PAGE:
Farm to Fork. [School Lunches Go Back to the Land.]
Edutopia; v5 n6 , p34-38 ; Dec 2009
Profiles the work of Anthony Geraci in the the Baltimore School District. He first converted the menu to present more locally sourced and fresh food. He then created the student-operated Great Kids Farm Up within abandoned city-owned greenhouses. Progress in creating a more sustainable and lower-waste food service in three additional U.S. school systems is also discussed.
St. Edward's University New Residence and Dining Hall.
Architectural Record; Nov 2009
Profiles this student center that includes dormitory rooms for 300 beds, dining halls, a coffee house, and a health center. The design of the New Residence and Dining Hall is based that of a monastery. Both organize small private cells within the context of larger common areas, and both provide a transition from an outside world to an interior space. Several volumes encompass a glazed central interior, forming a canyon of sorts and providing a shared outdoor courtyard. Red glass panels add color to the otherwise monochromatic building. The courtyard connects to common areas, which in turn connect to private residences. Project information and photographs are included.
Dining Halls of Distinction.
University Business; v12 n9 , p36,38-40 ; Oct 2009
Profiles 12 notable higher education dining halls, selected for their uniqueness, comfort, safety, sustainability, customer engagement and service, utility as a recruitment tool, cost control, and visual appeal.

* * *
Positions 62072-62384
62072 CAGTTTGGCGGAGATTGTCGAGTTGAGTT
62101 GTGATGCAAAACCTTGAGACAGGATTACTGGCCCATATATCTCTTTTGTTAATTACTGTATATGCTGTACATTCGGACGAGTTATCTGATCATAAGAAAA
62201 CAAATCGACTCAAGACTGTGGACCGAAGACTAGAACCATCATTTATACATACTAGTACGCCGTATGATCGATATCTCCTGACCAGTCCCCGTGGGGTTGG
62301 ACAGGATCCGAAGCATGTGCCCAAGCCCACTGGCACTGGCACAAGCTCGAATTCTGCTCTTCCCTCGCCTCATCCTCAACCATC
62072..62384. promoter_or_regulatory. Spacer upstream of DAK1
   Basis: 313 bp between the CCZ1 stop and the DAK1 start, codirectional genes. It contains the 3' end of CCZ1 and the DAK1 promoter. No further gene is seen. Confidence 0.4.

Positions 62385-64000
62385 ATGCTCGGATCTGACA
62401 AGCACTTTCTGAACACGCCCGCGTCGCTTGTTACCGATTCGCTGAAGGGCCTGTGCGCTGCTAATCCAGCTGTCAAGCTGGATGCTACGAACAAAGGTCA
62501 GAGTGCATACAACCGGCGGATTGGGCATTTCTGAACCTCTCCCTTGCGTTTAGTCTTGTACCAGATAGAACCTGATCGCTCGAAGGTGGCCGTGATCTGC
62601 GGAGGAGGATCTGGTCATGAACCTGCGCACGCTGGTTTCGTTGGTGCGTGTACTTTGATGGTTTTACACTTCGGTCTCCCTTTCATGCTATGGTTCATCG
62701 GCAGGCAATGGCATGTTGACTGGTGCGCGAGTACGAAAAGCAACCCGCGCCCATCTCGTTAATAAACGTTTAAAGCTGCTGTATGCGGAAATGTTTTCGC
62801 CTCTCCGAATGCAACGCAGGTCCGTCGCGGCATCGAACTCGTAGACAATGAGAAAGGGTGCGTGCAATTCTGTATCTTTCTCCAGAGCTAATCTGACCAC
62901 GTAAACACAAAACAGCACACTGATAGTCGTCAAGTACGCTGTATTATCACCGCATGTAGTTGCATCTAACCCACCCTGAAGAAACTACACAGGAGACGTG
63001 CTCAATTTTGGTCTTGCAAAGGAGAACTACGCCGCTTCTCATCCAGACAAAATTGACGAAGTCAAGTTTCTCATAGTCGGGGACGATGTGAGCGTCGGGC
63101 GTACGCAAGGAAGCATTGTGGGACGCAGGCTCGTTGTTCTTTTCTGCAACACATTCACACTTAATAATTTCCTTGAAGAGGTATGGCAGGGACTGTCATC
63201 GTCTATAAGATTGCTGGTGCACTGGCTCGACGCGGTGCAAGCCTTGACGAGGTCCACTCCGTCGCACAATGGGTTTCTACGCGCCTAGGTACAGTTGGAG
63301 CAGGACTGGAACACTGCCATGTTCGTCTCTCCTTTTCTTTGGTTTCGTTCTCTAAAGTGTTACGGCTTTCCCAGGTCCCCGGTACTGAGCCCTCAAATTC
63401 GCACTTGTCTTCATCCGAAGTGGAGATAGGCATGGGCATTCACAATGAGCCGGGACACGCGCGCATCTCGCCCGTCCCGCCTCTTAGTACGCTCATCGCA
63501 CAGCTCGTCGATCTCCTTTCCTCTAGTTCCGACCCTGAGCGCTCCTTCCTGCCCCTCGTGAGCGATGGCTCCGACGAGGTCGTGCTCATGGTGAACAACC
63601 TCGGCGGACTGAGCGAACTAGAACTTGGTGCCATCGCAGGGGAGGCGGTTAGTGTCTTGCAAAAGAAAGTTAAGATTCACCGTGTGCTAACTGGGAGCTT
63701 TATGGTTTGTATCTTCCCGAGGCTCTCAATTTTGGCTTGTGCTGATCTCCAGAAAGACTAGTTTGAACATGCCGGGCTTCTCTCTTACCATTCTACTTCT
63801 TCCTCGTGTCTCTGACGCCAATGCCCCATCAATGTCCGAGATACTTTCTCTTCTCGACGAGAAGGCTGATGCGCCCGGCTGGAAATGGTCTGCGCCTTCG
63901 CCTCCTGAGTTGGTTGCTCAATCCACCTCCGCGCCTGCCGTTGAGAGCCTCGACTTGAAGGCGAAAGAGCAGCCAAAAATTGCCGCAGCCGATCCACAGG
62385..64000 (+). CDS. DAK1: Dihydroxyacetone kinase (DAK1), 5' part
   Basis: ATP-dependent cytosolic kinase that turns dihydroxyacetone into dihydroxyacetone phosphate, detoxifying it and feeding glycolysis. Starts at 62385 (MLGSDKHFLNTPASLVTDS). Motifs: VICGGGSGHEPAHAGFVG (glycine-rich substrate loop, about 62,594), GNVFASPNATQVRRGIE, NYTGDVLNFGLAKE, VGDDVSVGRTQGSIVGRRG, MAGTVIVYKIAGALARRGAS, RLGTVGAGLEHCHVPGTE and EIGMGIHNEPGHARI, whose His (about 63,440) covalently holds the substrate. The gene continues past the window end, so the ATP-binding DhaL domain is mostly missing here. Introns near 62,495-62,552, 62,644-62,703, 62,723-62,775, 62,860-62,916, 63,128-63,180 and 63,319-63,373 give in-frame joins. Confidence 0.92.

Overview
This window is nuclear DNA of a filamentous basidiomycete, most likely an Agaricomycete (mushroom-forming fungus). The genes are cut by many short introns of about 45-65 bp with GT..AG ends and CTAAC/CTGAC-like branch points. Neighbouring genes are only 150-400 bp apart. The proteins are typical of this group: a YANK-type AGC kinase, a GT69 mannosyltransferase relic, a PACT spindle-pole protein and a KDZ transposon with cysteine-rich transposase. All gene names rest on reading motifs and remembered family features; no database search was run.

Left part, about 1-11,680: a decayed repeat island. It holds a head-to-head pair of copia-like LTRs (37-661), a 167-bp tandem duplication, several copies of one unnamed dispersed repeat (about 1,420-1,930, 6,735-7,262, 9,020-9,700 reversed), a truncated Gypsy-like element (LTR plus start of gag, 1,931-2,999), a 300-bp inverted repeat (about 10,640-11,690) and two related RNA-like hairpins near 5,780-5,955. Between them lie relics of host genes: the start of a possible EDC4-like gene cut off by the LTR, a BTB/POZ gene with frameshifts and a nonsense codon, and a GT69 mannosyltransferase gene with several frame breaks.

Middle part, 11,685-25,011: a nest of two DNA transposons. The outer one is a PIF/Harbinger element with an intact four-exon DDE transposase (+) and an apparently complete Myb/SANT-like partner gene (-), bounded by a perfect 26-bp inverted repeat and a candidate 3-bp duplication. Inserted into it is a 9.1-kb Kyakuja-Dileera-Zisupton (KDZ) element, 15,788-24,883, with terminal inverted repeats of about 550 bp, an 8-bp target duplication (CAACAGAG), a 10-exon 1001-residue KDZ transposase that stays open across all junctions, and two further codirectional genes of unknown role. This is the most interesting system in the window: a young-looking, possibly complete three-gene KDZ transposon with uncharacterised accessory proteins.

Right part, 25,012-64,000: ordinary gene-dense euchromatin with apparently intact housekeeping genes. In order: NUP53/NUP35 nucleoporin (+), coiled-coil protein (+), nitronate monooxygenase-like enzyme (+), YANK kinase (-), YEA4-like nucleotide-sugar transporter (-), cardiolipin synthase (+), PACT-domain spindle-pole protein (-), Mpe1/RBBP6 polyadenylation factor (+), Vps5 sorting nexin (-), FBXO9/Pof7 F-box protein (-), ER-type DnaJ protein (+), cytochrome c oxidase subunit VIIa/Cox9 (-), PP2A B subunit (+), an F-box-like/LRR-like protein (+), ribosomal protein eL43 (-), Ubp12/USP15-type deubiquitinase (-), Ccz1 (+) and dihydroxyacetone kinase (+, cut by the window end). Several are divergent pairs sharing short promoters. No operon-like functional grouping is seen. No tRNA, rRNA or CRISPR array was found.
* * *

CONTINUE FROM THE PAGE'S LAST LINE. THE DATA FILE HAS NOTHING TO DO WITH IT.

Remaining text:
American School and University; v81 n13 , p57-61 ; Aug 2009
Profiles five food service facilities selected for the 2009 American School and University Magazine Education Interiors Showcase. The projects were chosen for their ability to integrate current and future technology, innovative use of materials, life-cycle cost versus first cost, timelessness, safety and security, clarity of design concept, and accommodation of an enhanced educational mission. Photographs and project statistics accompany a brief description of each project.
Solving Kitchen Ventilation Problems.
ASHRAE Journal; v51 n7 , p20-22,24 ; Jul 2009
Addresses kitchen exhaust concerns by discussing plume containment, hood condition, hood front draft turbulence, cooking line thermal comfort, grease in the exhaust duct or on the roof, return of cooking exhaust into the HVAC system, and excessive utility bills.
Building Blueprints: Cafeterias and Foodservice Facilities.
School Planning and Management; v48 n3 , p64,65 ; Mar 2009
Discusses trends in high school dining facilities that include "food court" layout, daylighting, a variety of seating options, and spaces that also serve as the school commons.
Dining Areas and Student Commons.
School Planning and Management; v47 n11 , p48-51 ; Nov 2008
Reviews the reconfiguration of the dining area and student commons at NewYork City's Dalton school. The opening of an adjacent corridor eliminated congestion and redesign of the serving area created a warm atmosphere in which healthy food selections can be prominently displayed.
Cafeterias/Food -Service Areas.
American School and University; v80 n13 , p61-67 ; Aug 2008